For the past two years, I’ve been using an Incase DSLR Pro pack not just as my camera bag, but as my everyday backpack for work and travel. I loved it because it had enough capacity for all my mobile office equipment (laptop, chargers, peripherals), DSLR, multiple lenses, and even space for a second compact or mirrorless camera. The way the bulk of the pack is divided allowed me to dedicate a lot of space for camera gear, but with plenty left to drop in other equipment between the velcro dividers. But over my time using it, I found it more efficient to carry fewer lenses (mostly just a good zoom) and the pockets meant for lenses ended up getting cluttered with cables and USB battery packs. And the pack eventually died on me–the stiff plastic lining that reinforced the back starting poking through the fabric, making it really uncomfortable to wear. Thus began a search for another camera backpack.

I put a call out on Twitter to get recommendations, and after looking around at a bunch of options, landed on the LowePro Fastpack 250 AW. The Lowepro Fastpack 250 was highly recommended by The Wirecutter last year, and priced at a very reasonable $75 on Amazon. That’s half the price of the Incase bag I was using, and I was curious about its design. I opted for the AW model which has better weatherproofing and more straps, but the standard 250 model is just as capable and cheaper. Here’s what I like about it so far.

Camera bags come in a bunch of different formfactors, but the backpack has always been my preferred style, since it’s more comfortable to use when carrying around all day. Two shoulder straps may not be as cool as one, but it sure leaves my body less sore. The LowePro differs from the Incase in that camera storage is allocated to the lower half the of pack, and doesn’t take up the entire volume. The top half of the fastpack is a large zippered space for generic items–I use it for cables and a small Pelican case–while the lower half of the bag is dedicated to camera gear. That means the Fastpack can carry fewer lenses and camera-specific equipment than the Incase (definitely not enough for two full-size DSLRs), but that works for my needs. Volume may be a problem for photographers packing long 300mm lenses, but it fits my macro and 24-700mm with room to spare.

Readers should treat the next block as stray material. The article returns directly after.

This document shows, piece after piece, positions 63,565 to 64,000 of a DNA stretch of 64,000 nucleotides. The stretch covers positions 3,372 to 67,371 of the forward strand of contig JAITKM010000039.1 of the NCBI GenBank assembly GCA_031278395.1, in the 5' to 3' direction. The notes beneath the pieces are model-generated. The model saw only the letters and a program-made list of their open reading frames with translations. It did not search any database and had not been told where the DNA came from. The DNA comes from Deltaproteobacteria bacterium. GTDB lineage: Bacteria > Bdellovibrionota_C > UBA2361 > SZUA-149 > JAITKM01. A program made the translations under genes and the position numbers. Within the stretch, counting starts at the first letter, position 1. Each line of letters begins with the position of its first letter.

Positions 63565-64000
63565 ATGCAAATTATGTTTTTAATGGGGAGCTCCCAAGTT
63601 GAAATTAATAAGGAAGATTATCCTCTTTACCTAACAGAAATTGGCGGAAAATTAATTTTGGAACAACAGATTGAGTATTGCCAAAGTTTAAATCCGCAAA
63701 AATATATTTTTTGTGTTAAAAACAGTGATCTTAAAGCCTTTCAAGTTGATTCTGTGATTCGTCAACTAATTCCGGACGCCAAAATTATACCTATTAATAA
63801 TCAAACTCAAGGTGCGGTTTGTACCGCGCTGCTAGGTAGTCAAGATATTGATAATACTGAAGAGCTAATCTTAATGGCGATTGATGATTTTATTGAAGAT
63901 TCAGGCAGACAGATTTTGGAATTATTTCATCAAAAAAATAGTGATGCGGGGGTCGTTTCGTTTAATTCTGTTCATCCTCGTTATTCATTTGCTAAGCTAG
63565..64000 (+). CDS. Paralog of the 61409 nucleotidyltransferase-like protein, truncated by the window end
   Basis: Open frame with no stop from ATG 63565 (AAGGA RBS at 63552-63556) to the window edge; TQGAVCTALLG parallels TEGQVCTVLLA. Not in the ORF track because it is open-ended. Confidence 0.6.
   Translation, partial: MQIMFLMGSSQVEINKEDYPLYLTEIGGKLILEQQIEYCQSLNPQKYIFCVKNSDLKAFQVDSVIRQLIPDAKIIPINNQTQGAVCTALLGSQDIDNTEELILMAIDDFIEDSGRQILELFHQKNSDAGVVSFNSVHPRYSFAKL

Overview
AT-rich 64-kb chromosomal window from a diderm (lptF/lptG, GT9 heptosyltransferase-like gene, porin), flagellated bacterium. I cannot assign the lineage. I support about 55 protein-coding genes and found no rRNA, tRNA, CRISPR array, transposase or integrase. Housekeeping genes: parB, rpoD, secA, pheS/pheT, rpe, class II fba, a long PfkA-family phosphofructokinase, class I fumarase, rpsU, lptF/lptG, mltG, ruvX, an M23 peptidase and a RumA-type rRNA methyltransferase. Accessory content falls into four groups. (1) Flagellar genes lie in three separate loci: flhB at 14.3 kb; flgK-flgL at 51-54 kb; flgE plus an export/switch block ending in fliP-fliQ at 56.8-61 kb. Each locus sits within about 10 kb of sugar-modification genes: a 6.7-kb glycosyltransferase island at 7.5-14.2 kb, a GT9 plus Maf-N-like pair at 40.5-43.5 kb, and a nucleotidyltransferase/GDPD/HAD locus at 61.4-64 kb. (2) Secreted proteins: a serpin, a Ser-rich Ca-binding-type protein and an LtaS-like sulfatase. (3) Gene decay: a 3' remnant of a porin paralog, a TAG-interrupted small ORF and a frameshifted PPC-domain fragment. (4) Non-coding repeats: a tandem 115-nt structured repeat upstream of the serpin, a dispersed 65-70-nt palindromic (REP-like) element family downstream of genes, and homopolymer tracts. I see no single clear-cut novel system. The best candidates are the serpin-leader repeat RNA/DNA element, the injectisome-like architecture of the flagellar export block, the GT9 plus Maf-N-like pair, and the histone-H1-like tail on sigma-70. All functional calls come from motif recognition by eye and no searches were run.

The other difference is that the quick access pocket for your camera was located at the top of the Incase, while the opening is on the lower left side on the Lowepro. That’s something I haven’t completely gotten used to yet, but theoretically makes your DSLR accessible by slinging the bag off your right shoulder and around your left side. For now, I still prefer setting the bag down and unzipping the entire lower half before grabbing my gear. A plus is that my camera seems to bounce around less in the Lowepro than in the Incase–the whole system is now bottom heavy instead of top heavy.

Additionally, the Lowepro Fastpack has plenty of padded straps–shoulder, waist, sternum, and even pocketed straps for wrapping the bag around the handle of a suitcase. The AW model has a rain cover that folds up and hides in a pocket on the pack’s bottom, and all the material feels durable without attracting lint. There’s also a pocket and strap on the right side of the bag for a small tripod or Gorillapod. It’s too small for my Vanguard Alta Pro 263AT, but will fit more compact travel tripods like the Manfrotto BeFree that we use for shooting podcast videos at Adam’s shop.

Even though I’ve brought this bag to several photo and video shoots in the city, I’ve yet to take the Fastpack 250 on a big work trip. That’ll be the next test for this bag–whether it can carry everything I need for a weeklong Comic-Con venture.

Let me know what camera bags you use, and why you like them!

About The Author

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Joseph Doyle is an active entrepreneur and life coach with a multi million property portfolio and advertising and marketing agency boosting large international brands. Contact Joseph at www.digilab.ie